Eric Owen Moss moderates a discussion with participants in the 2010 Venice Architecture Biennale. After introducing Herwig Baumgartner, Hernan Diaz Alonso, Hsinming Fung, Craig Hodgetts, Georgina Huljich, Elena Manferdini, Alexis Rochas, Marcelo Spina, and Scott Uriu, Moss begins discussion by questioning the role of events like the Venice Biennale in today’s globally-connected media-saturated world. Craig Hodgetts compares the atmosphere of the Architecture Biennale to the open, mixed culture of SCI-Arc. On the other hand, he criticizes the 2010 exhibition as a whole for lack of intellectual content, which he blames on the changing role of the Biennale. Some panelists argue that the Biennale provides an opportunity for a range of architects to communicate with the public, while other panelists doubt how open it really is. The panelists argue that the Biennale, as well as other international art fairs like it, are becoming stagnant, codifying a limited range of aesthetics and techniques. The panelists review the contents of the 2010 Biennale, contrasting the work in the Arsenale exhibition and the work in the national pavilions. They discuss criticism as a means of assessing contemporary practice.
Video Archive | Eric Owen Moss (62)
Eric Owen Moss announces an agreement between SCI-Arc and Legendary Investors Group to purchase the Santa Fe Freight Depot building. He stresses that the idea of SCI-Arc remains paramount, but this is an important development in the evolution of SCI-Arc’s pedagogy. He acknowledges the contributions of the previous Directors of SCI-Arc–Ray Kappe, Michael Rotondi, Neil Denari–and of Ian Robertson, Hsinming Fung, Hernan Diaz Alonso, Alexis Rochas, Jamie Bennett, Bill Kramer, and John Maddox.
Coy Howard answers questions from Eric Owen Moss about his installation in the SCI-Arc gallery. Moss questions the didactic nature of the work and suggests that it may be limiting by presenting only one point of view. Howard describes the work as being about experience and says it provides multi-sensory input that allows for processing in many different ways. When asked how the work qualifies as architecture, he explains that it represents many of his personal interests including an awareness of a tendency in contemporary architecture to use a single surface. Moss also asks Howard about his concept of visual braille and how it suggests a sensibility of experience that is often absent in architecture.
Eric Owen Moss discusses and critiques the projects of the 2010 best Thesis winners at the exhibition.
Best graduate thesis students honored this year are Leigh Turner Jester (M.Arch 1) for The Labyrinth and the Sectional Object, Naureen Meyer (M.Arch 1) for The Cosmetic Limit, Joshua Moratto (M.Arch 2) for D.O.A. or Drawing Unrestraint,
Jaitip Srisomburananont (M.Arch 2) for The Meat Locker, and Michael Young (M.Arch 2) for A Home within a Home.
Eric Owen Moss asks the graduates pressing questions on the fundamental questions great architects should ask themselves in any project: will it fall down, or stand up; does anybody care? Is it inhabited; does anybody care?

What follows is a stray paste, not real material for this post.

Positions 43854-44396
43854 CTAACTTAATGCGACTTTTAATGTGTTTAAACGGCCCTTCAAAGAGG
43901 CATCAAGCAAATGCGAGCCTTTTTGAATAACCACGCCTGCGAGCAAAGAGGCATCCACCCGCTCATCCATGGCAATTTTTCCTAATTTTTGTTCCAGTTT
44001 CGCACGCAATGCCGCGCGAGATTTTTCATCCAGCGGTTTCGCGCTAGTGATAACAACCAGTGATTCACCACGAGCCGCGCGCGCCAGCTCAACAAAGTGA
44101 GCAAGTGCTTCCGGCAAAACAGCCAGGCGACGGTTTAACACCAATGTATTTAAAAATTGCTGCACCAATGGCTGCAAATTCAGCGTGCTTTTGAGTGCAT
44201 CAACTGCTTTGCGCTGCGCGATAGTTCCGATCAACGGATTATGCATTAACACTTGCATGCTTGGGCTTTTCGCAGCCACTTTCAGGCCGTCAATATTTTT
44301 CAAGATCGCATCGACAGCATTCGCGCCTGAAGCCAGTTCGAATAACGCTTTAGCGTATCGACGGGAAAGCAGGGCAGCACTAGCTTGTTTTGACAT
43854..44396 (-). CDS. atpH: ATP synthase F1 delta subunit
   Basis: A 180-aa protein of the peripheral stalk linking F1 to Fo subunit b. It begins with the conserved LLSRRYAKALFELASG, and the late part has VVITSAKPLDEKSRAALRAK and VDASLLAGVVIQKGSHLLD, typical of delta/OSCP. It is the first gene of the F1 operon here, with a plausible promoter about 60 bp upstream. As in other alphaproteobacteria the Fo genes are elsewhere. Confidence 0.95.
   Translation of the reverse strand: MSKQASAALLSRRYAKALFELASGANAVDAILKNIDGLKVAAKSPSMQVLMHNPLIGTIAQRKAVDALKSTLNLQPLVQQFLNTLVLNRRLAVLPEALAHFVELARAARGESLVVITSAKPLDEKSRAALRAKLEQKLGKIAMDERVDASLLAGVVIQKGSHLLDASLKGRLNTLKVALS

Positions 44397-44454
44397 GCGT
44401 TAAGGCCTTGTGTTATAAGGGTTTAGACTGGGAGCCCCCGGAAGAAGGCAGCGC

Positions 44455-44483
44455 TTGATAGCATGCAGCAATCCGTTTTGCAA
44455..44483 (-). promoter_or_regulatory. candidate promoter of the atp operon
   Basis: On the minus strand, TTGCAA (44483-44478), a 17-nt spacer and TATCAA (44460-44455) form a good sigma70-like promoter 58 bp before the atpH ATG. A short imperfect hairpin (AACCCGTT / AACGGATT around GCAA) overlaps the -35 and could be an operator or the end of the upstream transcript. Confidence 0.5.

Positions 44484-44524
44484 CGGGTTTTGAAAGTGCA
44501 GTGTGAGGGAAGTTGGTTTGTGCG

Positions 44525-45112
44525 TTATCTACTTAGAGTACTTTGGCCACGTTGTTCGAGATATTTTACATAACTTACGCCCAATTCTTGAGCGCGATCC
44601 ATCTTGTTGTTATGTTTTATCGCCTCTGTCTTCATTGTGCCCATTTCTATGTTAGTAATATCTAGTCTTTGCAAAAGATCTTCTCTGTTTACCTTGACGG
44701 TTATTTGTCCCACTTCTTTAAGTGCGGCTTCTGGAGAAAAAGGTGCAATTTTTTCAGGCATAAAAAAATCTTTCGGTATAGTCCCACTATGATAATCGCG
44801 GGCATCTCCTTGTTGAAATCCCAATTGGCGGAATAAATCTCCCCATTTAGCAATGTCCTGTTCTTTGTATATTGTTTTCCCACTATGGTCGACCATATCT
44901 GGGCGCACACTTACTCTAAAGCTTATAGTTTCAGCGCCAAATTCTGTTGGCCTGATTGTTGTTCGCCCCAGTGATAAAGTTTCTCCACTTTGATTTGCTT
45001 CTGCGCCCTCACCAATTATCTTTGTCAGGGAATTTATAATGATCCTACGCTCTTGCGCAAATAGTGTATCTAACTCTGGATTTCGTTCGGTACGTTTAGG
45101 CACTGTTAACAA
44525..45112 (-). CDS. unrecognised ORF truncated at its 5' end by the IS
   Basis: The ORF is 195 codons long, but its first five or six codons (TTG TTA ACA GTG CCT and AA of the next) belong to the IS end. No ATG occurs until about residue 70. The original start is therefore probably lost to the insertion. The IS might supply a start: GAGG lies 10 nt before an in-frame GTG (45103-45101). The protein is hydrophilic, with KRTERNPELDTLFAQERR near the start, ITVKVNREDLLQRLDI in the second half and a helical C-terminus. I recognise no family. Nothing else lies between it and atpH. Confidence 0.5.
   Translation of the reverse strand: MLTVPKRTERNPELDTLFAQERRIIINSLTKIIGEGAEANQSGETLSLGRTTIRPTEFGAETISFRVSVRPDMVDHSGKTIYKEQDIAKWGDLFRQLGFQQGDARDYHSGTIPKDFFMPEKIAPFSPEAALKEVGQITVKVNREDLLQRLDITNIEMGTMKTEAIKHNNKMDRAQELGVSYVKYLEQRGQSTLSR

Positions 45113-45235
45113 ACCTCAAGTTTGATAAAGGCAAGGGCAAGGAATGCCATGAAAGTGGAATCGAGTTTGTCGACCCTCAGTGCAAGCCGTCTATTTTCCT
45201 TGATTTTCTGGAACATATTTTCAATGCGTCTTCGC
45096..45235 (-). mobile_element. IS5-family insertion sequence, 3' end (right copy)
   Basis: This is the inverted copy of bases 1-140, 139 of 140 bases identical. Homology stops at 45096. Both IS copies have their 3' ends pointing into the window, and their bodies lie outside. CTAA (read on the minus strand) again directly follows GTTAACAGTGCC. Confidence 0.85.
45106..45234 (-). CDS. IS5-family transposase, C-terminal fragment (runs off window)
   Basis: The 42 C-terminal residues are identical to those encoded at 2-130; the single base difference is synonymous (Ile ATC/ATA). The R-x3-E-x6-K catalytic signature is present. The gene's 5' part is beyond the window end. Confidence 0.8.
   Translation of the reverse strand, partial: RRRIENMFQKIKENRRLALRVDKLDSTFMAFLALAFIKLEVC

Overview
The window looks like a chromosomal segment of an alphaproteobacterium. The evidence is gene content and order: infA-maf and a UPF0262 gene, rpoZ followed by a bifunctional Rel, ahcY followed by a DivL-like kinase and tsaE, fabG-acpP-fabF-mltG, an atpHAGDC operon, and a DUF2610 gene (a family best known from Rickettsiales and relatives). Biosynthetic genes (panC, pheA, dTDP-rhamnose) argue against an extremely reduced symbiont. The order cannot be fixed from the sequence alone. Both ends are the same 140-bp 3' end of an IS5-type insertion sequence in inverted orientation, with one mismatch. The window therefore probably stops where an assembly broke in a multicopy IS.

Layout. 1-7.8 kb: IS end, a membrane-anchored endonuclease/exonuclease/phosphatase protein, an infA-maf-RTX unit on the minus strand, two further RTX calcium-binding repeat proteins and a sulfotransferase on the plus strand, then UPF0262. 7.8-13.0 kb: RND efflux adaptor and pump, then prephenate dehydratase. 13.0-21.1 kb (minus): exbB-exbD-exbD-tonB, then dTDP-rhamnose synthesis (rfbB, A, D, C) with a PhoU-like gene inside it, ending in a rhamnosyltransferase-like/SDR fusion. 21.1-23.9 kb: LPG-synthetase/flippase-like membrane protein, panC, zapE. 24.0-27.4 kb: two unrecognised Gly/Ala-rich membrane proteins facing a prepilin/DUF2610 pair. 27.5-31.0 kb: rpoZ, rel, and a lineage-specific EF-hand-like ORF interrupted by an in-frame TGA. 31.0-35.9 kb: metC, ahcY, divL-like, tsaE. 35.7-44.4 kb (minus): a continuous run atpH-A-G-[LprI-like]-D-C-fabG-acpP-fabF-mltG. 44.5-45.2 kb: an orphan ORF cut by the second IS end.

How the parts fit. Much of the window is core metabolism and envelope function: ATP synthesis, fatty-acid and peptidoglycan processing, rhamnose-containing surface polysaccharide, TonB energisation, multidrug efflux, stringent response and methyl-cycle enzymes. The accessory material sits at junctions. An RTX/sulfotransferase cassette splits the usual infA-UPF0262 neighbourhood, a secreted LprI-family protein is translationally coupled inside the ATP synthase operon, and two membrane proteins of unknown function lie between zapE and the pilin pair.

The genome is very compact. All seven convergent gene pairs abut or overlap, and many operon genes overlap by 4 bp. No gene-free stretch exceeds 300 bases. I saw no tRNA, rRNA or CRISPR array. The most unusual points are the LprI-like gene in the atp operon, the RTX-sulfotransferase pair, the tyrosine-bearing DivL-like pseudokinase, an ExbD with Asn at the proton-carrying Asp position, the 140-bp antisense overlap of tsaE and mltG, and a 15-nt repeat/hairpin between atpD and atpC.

Yael Reisner discusses her book Architecture and Beauty: Conversations with Architects about a Troubled Relationship, and briefly introduces panelists Hernan Diaz Alonso, Frank O. Gehry, Greg Lynn, Thom Mayne, Eric Owen Moss, and Sir Peter Cook. They discuss the Patrik Schumacher lecture two days earlier, in which argued that parametric design was the “new unified, epochal style for the 21st century.” The panelists debate whether beauty is essential to architecture or not, highlighting their different attitudes toward visual culture and self-expression.
Patrik Schumacher argues that rigid forms, repetition, and collage are no longer relevant to architecture. He discusses nature, multiple correlation, and the intelligent differentiation of elements. He reviews the history of parametricism, showing examples of parametric techniques and applications. Schumacher responds to questions from the audience. Eric Owen Moss questions Schumacher’s categories, methodology, lack of affect, and optimistic view of progress. Charactering the results of parametricism as non-expressive, Wes Jones asks Schumacher where the human element fits in. Schumacher responds with a discussion of the simulation of complexity.
Hitoshi Abe talks with Eric Owen Moss about his SCI-Arc Gallery installation, characterizing it as a 1:7 scale model of a proposed roof covering the Isamu Noguchi plaza at the Japanese American Cultural & Community Center in Little Tokyo. It derives from atmospheric conditions above the plaza, and is “lens shaped” in the sense of lenticular clouds. Topics include the difference between a model and an installation, Metabolism, reflective surfaces, and modifying existing structures.
Eric Owen Moss engages David Erdman and Clover Lee of the firm davidclovers in a discussion of their SCI-Arc Gallery installation, “Immuring.” They characterize the six full-scale experiments in texture, openings, seams, and illumination as a re-examination of fresco in a contemporary context. They discuss how they use two innovative cladding materials, DuPont Corian(R) Exterior Cladding and Glass Fiber Reinforced Concrete (GFRC).